I explored the spatial field of digital humanities this week through georeferencing. Through the David Rumsey Georeferencer page, I was able to overlay a historical map of the Mediterranean onto a modern map. You can see the two maps here.

The first thing I noticed when seeing this map overlaid with a modern map is that they don’t match up perfectly. The map can get more accurate as you add more reference points, however, the original scale is skewed in certain places. This could be due to differences in mapping technology, differences in the physical geology, or differences in the way it was mapped (ex: mapping on a spherical vs flat surface).

It was actually much easier to georectify the map than I thought it would be. When looking at other spatial DH projects, mapping looks very complicated and the amount of customization on fully finished projects is intimidating. Still, there are many ways to access mapping as a digital tool.

The David Rumsey Georeferencer was particularly helpful and allows you to access your georectified map in GIS Apps and GeoTIFF. You can also interact with your georectified map within the David Rumsey site.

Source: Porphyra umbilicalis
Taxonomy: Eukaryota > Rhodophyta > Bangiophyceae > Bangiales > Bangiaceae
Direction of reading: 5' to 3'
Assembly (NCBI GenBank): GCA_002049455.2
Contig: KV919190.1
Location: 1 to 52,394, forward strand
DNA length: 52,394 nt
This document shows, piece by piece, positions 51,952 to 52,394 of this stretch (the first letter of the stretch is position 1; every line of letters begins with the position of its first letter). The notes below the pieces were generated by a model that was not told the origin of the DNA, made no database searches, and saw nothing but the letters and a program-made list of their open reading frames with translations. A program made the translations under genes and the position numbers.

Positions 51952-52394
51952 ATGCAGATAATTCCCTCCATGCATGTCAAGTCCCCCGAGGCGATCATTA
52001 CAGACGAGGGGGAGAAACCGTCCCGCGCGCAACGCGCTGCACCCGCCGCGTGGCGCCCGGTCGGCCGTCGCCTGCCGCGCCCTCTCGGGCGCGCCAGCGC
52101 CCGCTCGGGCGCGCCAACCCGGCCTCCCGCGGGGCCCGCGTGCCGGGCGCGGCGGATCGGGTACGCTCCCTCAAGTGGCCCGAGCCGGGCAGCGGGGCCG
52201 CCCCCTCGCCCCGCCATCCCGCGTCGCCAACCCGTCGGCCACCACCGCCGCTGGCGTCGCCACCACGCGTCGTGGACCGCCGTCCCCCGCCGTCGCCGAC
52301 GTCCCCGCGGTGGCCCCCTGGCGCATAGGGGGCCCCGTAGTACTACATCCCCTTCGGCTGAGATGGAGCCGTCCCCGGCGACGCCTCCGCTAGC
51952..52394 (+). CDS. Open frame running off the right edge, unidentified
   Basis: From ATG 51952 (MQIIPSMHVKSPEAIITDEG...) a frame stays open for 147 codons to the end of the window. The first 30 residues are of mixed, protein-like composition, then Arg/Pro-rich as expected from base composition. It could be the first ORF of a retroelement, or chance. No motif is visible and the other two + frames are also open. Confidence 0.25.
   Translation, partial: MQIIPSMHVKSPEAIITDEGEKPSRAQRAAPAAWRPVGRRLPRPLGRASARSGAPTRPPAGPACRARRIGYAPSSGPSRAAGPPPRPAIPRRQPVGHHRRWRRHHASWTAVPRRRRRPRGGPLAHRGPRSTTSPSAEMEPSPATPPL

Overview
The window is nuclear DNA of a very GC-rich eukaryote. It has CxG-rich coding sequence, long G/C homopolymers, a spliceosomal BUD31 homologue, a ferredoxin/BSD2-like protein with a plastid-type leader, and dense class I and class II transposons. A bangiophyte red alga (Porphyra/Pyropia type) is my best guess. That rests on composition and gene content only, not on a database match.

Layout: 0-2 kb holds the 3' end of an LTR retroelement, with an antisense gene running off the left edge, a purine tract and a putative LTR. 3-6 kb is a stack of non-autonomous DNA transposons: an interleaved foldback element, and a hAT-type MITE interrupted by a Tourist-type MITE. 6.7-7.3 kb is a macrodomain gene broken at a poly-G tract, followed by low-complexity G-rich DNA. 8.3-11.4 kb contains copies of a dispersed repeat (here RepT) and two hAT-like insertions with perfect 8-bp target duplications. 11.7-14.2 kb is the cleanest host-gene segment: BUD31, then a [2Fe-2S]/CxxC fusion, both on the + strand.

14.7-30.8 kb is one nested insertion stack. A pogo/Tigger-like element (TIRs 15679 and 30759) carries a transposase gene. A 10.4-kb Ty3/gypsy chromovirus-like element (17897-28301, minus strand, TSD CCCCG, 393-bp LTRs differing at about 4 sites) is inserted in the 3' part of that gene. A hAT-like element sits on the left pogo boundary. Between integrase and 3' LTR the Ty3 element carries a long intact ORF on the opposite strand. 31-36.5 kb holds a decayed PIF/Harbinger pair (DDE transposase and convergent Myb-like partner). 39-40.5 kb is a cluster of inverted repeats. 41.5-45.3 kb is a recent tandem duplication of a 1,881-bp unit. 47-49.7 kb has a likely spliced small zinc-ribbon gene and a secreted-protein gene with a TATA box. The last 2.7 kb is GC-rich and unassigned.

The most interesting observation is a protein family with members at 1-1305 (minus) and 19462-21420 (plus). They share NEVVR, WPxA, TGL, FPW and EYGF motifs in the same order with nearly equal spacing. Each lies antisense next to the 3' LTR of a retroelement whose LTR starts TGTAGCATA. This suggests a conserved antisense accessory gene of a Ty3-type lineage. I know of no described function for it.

I think it would be interesting to compare historical maps of the same area over different time periods and georeferencing could allow you to do that. You could look at multiple georectified maps in the Mediterranean to see the change in city locations, borders, or even shorelines. Compiling a lot of georectified maps could allow you to ask more questions and make more comparisons beyond comparing one map to the modern map.

One thing I would keep in mind as we move forward with this tool, is that the modern map that you are comparing things to is not completely objective or accurate. Geography is constantly changing and we must remember that people had to make certain choices in creating this map. This allows for subjectivity.

Finally, georeferencing can only really be used for maps of locations on Earth because we have access to so many iterations of these maps that can be compared to each other. There are many fictional maps that could not be compared to our modern map of Earth because they do not exist in this world. It would be pointless to overlay a fictional map on our map, if they have no geography in common.

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